A day at the amusement park is super fun. Whether you’re headed to one of the giant parks or some place smaller, you can guarantee yourself some fun carousel rides, some midway food, some roller coaster thrills, and some flume ride action. You assume everything is safe and inspected. Right?
Last year seats detached from a pendulum-like ride called the Fireball at the Ohio State Fair. A Youtube video showed seats breaking off and “bodies flying through the air.” One person was killed and several injured. NBCNews says the Consumer Product Safety Commission estimates that 30,900 emergency-room injuries were caused by amusement-park rides in 2016 alone, the last year we have data for. Since 2010, 22 people have died because of “thrill rides.”
The Outdoor Amusement Business Association says the tragedy took place after “multiple independent inspections,” and that 60 percent of ride injuries “are caused by guests behaving inappropriately.”
Gary Smith, President of the Child Prevention Injury Alliance, told TIME Magazine that “Rides that have appropriate safety designs and are inspected regularly are safe to use,” but says, “Operators and riders need to follow safety guidelines as well.”
What are those safe guidelines? TIME says standards laid out by standards groups like ISO and ASTM International, which some states and countries use in part for their own laws and guidelines. In actually, “regulation and oversight” vary across state borders. Regulators from the International Association of Amusement Parks and Attractions (IAAPA) urge lawmakers to adopt international standards for safety, but it’s often too little, too late. Only after the tragedy, as lawmakers tried to pass tougher regulations in the Caleb Schwab case, do people sit up and pay attention.
[Check out our Security Tips For The Amusement Park.]
According to Insurance Journal, seven states — Mississippi, Alabama, Nevada, South Dakota, Montana, Wyoming and Utah — have no laws whatsoever requiring inspections. Kansas (the state where Caleb was killed) and Tennessee have only “light regulation.” On the other side of the spectrum, patrons in New Jersey and Pennsylvania can rest assured that their states are the toughest, with, in PA’s case, a 1,000-plus-strong army of state inspectors. Other states fall somewhere in between. Safer Parks has a list you can consult to find your park here.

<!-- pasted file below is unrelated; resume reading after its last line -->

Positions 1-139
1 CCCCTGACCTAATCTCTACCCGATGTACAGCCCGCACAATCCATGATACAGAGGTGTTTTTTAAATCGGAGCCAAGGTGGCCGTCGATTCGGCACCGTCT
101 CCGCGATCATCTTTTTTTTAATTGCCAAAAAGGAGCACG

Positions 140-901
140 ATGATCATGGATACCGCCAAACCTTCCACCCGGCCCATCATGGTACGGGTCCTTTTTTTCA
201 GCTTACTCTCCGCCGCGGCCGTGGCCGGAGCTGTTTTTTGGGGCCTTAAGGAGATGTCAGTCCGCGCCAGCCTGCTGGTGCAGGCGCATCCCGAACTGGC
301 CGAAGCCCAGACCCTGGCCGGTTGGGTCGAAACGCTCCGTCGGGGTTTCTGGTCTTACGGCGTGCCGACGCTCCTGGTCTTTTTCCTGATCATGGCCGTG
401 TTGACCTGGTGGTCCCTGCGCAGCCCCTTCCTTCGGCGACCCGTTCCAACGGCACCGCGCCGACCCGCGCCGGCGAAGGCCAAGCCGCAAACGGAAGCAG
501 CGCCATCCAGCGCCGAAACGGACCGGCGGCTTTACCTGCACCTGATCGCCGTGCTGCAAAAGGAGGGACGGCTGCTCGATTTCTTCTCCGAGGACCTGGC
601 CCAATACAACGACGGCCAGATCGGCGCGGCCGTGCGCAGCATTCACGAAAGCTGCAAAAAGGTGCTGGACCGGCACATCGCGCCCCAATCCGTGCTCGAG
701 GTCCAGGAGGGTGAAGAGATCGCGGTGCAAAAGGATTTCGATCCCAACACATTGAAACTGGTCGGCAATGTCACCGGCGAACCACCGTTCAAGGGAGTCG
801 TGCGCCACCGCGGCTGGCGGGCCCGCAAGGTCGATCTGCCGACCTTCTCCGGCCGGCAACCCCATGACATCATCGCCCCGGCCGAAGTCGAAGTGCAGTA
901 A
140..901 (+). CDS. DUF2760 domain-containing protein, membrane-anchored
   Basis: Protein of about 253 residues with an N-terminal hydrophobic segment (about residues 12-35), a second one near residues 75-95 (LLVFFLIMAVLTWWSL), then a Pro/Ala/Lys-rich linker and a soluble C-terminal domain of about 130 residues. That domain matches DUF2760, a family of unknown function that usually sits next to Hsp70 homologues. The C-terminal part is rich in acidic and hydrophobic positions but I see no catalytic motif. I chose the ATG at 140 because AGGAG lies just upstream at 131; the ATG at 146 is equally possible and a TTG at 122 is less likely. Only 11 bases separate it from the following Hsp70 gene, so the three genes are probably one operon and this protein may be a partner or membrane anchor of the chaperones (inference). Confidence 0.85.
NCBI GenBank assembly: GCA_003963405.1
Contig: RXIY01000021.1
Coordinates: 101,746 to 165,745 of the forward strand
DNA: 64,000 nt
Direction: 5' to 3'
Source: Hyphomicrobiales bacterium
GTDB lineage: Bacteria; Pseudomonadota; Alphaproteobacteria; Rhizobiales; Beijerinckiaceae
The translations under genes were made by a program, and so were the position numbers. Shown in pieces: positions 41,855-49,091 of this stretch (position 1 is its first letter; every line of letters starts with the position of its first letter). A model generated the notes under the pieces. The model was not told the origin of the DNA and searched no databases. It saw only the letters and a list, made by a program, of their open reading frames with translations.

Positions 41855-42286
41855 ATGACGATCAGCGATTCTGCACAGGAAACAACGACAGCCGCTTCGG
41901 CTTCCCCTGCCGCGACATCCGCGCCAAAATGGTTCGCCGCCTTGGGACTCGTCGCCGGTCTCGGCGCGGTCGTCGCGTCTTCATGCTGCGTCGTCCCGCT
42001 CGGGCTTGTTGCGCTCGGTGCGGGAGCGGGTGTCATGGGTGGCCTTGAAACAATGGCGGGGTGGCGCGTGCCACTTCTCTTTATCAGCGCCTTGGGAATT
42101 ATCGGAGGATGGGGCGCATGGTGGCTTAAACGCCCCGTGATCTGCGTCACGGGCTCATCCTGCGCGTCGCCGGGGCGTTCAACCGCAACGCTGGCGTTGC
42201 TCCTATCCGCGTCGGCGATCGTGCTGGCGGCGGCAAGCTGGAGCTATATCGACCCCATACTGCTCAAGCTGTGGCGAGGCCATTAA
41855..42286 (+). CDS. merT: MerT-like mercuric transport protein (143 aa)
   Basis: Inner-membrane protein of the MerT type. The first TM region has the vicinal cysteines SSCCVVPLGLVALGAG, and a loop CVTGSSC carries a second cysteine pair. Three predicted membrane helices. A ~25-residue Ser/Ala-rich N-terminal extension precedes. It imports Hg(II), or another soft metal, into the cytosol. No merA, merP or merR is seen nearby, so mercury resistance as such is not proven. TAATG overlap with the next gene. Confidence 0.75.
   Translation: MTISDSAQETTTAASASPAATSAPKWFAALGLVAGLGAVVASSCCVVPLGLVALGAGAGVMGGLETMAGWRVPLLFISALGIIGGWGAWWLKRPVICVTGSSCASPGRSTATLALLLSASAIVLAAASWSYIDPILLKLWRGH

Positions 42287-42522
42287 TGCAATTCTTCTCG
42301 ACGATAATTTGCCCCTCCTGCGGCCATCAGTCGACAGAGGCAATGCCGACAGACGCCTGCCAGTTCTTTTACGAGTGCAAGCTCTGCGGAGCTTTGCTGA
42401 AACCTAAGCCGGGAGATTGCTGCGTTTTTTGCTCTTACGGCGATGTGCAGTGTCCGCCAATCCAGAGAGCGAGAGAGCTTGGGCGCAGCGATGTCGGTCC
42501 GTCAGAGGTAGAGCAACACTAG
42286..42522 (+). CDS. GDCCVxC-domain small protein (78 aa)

Then there’s the problem with ride operators. Because even the best regulations won’t stop you if your ride operator isn’t doing his or her job. In 2004, June Alexander took her son to a roadside amusement park in the Great Smoky Mountains — probably unbeknownst to her, an unregulated one. He fell more than 60 feet from a swinging gondola ride when his harness failed to engage, and the ride operator was charged with reckless homicide, according to Insurance Journal.
Moreover, the IAAPA states that, “In most states at 16, young adults are eligible to drive, lifeguard, and hunt – compelling evidence that 16 is an equally appropriate age to work as amusement ride staff.” I don’t know about you, but I know that I don’t want a bored, hot 16-year-old kid responsible for securing the harness that going to keep me from dying when I flip upside down.
The IAAPA goes on to say that, “By federally limiting amusement ride personnel to 18 and older, this equates such work with manufacturing explosives, coal mining, sawmilling, handling radioactive substances, and demolition operations. There is a big difference between staffing an amusement ride and those activities.” This is all work that could reasonably kill someone. Unfortunately, as we’ve seen with recent amusement park deaths, so is working the front line of a roller coaster or securing the harness of someone on a ride.
It’s On You, Too
Finally, there’s the personal factor. We can’t blame it all on regulations and ride operators, after all. It’s incumbent upon you to obey all posted rules and regulations for the ride. In 2003, the Brain Injury Association of America released a study on roller coaster injuries (via Novant Health). They found that “rides posed a health risk for some people, but that those people already had been warned against riding on roller coasters.” Those people included “pregnant women and people with heart problems, epilepsy, back or neck injuries, or prior orthopedic surgery.”
Novant also says that, “Reputable parks and carnivals will clearly post the age, height, weight, and health restrictions for each ride.”
Kids also need to understand that they must obey posted rules. You must listen to all posted rules and regulations; heed to all instructions given by the operator; and avoid any unruly behavior or horseplay. Children must be within the correct height for the ride — no fudging — and ride with your child to ensure that they act properly.
You can stay safe on amusement park rides. Millions of people do every year. But try to only go to parks with good regulations and inspection schedules. While there’s nothing you can do about lax or underage operators, you can pick parks that require ride operators to be 18 — some do. You can obey all the posted rules. And finally, if something doesn’t feel right, speak up, very loudly. This is your life, after all. You want to make sure your safety harness is working properly. If it feels loose, tell someone. In the end, don’t let yourself become a statistic — just because you were scared to make a scene.